It is also possible to see the remains of arches, the speaker’s platform, and the market halls. Just above the forum, there’s the Palatine Hill, where, according to the legend, the foundation of the city took place and the palaces of the emperors used to stand.
5) Trastevere, Gianicolo and Isola Tiberina
The neighbourhood of Trastevere, whos name dervies from the latin word trans-Tiberium, meaning ‘beyond the Tiber’, is located on the west bank of the river Tiber. This area built up of a maze of alleyways and medieval houses has a particularly authentic and lively atmosphere at night, due to the many restaurants and pubs it hosts.
Next to this neighbourhood, you can find Colle Del Gianicolo, a belvedere offering one of the most charming panoramic views of the city, together with a park adorned by the stature of freedom fighter Giuseppe Garibaldi. You can also walk through the bridge straight from here to the Isola Tiberina.
6) Piazza del Campidoglio and the Capitoline Museums
On the top of Capitoline Hill is located another of Rome’s wonderful squares, Piazza del Campidoglio. Serving as the seat of the civic government since the Middle Ages, the square was redesigned by Michelangelo in the Sixteenth century, thus assuming its current form.
The artist also created new fronts for the surrounding buildings that now host the collections of the Capitoline Museums. Important archeological remains from the Roman age found in this area of Italy are exposed here together with a great collection of paintings from the Renaissance and the Baroque period, with artists such as Caravaggio, Titian, and Rubens.
7) Piazza Navona
Commissioned by Emperor Domitian in 86 A.D., the square owes its elongated shape to its original purpose as an athletics stadium. Piazza Navona is one of the most remarkable and lively squares in Rome with many street performers, cafés, terraces and it is particularly known for its Christmas markets.
The square includes several attractions, such as the ‘Fontana dei Quattro Fiumi’ (The Fountain of the Four Rivers) by Bernini, the four statues representing the Donau, Ganges, Nile, and Rio de la Plata, a 16-meter-high obelisk, and the excavations of the old stadium of Domitianus.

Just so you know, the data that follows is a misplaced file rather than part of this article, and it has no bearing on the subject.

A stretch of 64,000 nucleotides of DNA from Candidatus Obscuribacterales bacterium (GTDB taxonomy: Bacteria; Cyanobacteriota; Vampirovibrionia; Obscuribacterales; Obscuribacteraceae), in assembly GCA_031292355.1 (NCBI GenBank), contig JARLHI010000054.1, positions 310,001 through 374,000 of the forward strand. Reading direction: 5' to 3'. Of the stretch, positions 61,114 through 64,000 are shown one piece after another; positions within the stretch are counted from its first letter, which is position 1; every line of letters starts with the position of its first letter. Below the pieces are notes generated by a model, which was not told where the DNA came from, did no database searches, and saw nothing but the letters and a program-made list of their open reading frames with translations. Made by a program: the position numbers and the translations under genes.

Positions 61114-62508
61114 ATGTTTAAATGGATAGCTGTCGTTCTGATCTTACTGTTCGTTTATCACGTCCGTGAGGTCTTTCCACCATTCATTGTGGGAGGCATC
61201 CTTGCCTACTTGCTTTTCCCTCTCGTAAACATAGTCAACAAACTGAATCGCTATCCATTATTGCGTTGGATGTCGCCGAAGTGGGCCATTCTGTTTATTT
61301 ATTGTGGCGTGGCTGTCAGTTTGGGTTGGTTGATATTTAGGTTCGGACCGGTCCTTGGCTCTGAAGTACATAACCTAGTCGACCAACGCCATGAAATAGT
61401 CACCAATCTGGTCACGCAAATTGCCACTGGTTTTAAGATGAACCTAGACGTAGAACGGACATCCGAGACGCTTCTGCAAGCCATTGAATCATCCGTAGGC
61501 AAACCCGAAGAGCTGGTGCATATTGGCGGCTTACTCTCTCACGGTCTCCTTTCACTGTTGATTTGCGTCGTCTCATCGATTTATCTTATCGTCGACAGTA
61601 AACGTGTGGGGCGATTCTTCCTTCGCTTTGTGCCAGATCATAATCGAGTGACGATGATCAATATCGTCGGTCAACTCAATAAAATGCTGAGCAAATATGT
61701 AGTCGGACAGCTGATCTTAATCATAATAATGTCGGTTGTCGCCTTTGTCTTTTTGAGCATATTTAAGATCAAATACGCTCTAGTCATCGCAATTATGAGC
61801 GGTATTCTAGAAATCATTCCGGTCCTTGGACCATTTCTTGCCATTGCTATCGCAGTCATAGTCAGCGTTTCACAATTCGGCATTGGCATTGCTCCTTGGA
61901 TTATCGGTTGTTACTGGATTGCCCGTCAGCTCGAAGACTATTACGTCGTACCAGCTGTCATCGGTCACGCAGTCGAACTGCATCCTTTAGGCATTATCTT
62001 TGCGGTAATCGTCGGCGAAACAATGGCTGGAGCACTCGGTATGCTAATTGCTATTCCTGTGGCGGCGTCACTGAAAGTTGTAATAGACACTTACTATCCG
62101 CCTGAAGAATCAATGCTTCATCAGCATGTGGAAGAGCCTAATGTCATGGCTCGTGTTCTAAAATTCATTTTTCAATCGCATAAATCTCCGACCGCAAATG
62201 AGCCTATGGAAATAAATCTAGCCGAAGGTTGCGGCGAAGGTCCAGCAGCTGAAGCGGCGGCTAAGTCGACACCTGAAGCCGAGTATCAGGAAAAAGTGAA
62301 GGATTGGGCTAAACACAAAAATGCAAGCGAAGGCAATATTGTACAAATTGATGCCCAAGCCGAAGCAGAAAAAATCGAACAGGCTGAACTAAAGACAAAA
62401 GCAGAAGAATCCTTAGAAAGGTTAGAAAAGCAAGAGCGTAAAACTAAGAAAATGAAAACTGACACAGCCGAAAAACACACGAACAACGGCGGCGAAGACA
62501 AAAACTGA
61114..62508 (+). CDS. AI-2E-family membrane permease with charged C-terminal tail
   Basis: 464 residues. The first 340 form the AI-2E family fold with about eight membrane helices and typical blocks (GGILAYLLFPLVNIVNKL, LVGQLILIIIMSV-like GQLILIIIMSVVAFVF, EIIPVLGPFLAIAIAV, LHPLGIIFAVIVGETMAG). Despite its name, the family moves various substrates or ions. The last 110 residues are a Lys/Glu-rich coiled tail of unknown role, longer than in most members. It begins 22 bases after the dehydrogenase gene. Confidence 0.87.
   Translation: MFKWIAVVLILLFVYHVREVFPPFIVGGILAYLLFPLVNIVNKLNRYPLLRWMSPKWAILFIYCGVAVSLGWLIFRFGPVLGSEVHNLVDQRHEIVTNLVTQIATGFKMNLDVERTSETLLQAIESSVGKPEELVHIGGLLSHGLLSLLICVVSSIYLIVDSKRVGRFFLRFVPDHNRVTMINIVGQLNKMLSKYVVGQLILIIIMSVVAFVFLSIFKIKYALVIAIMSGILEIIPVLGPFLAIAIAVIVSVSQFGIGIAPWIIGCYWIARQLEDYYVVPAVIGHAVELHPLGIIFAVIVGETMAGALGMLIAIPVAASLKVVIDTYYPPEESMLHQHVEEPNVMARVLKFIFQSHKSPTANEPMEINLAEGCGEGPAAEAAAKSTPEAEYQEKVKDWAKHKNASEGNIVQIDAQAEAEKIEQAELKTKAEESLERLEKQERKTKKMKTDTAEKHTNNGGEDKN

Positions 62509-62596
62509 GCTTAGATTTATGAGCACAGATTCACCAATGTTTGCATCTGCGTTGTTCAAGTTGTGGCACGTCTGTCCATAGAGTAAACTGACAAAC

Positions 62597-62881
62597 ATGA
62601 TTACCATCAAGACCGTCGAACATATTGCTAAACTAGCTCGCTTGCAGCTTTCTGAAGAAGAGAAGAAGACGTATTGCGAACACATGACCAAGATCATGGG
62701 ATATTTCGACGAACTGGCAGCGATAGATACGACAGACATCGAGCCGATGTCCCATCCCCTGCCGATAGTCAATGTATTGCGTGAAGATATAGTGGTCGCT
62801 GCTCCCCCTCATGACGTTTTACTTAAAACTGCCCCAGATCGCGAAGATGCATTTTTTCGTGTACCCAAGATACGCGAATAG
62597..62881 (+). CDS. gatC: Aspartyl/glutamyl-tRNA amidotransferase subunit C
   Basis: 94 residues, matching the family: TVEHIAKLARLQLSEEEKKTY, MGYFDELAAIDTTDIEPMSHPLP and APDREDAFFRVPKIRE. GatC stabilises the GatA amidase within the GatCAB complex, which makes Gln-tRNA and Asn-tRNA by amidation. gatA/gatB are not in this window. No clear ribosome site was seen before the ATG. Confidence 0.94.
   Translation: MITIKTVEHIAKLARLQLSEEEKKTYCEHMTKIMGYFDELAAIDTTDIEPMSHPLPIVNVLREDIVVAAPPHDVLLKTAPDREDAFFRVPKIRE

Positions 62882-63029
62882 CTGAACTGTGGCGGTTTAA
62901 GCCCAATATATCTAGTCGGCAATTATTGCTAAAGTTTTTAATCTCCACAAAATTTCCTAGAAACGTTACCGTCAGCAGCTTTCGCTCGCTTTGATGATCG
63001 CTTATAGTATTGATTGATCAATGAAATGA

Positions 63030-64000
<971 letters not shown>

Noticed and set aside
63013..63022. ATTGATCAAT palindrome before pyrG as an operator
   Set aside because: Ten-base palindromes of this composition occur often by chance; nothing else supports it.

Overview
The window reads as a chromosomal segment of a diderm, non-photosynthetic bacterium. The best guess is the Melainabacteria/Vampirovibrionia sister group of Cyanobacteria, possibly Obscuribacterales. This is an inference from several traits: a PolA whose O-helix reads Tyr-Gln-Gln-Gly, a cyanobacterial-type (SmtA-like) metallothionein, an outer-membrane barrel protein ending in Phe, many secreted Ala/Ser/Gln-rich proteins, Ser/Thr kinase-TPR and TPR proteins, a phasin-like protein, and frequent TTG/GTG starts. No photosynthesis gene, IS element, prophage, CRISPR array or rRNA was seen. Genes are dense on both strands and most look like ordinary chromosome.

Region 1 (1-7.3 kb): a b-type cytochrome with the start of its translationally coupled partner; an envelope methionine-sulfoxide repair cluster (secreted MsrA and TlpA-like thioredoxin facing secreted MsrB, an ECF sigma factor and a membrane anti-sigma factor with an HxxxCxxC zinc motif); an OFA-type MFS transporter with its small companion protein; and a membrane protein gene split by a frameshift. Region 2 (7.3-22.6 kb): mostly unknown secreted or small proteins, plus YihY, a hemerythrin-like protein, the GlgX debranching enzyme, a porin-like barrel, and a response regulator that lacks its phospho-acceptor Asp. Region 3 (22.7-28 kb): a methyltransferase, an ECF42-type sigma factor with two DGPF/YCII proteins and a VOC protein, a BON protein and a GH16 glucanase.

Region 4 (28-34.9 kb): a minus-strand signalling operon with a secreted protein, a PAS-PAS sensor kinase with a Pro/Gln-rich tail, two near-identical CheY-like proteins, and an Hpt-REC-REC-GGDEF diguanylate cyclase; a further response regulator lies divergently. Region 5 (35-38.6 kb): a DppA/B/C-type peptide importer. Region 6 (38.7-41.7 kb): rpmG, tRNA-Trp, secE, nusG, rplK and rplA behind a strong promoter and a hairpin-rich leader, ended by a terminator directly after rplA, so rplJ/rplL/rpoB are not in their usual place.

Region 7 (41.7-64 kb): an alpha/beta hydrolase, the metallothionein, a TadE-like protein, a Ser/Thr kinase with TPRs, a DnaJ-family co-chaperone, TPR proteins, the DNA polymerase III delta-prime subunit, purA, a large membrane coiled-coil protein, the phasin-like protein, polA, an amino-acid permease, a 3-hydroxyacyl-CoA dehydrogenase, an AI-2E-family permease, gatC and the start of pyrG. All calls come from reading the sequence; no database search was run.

8) Castel Sant’Angelo
Originally built by Emperor Hadrian as a mausoleum for his family in the 2nd century, the Hadrian’s Mole changed its name to Castel S. Angelo in 590 when Pope Gregory I saw archangel Michael sheathe his sword on top of the building to signal the end of the plague affecting Rome in those times. The remarkable bronze statue of Archangel Michael lying on the top of the castle embodies the pope’s vision.
Castel Sant’Angelo was connected to the Vatican by a tunnel in 1722, to act as a refuge for the Pope and acted as a treasure chamber to secure valuables in case of an attack. For centuries, the castle also served as a prison and execution site. The castle is split into various levels, where one can visit the cells, the weapon collection, the Papal rooms, and a terrace offering a great view of the city.
9) Fontana di Trevi
The Trevi Fountain is the best-known of the Roman fountains, made even more famous by the scenes from Fellini’s movie “La Dolce Vita”. Its name derives from the expression “Regio Trivii”, which refers to the confluence of three streets in the square, or to the triple outlet of the water of the original fountain. The epicentre of the statue depicts the God of the Ocean driving a shell-shaped chariot, pulled by a placid horse.
The side niches host the allegories of Healthiness, and Abundance, who witness the beneficial effects of the fountain’s water. Following the tradition, thousands of tourists every year throw their coins into the fountain, wishing to come back to visit it again.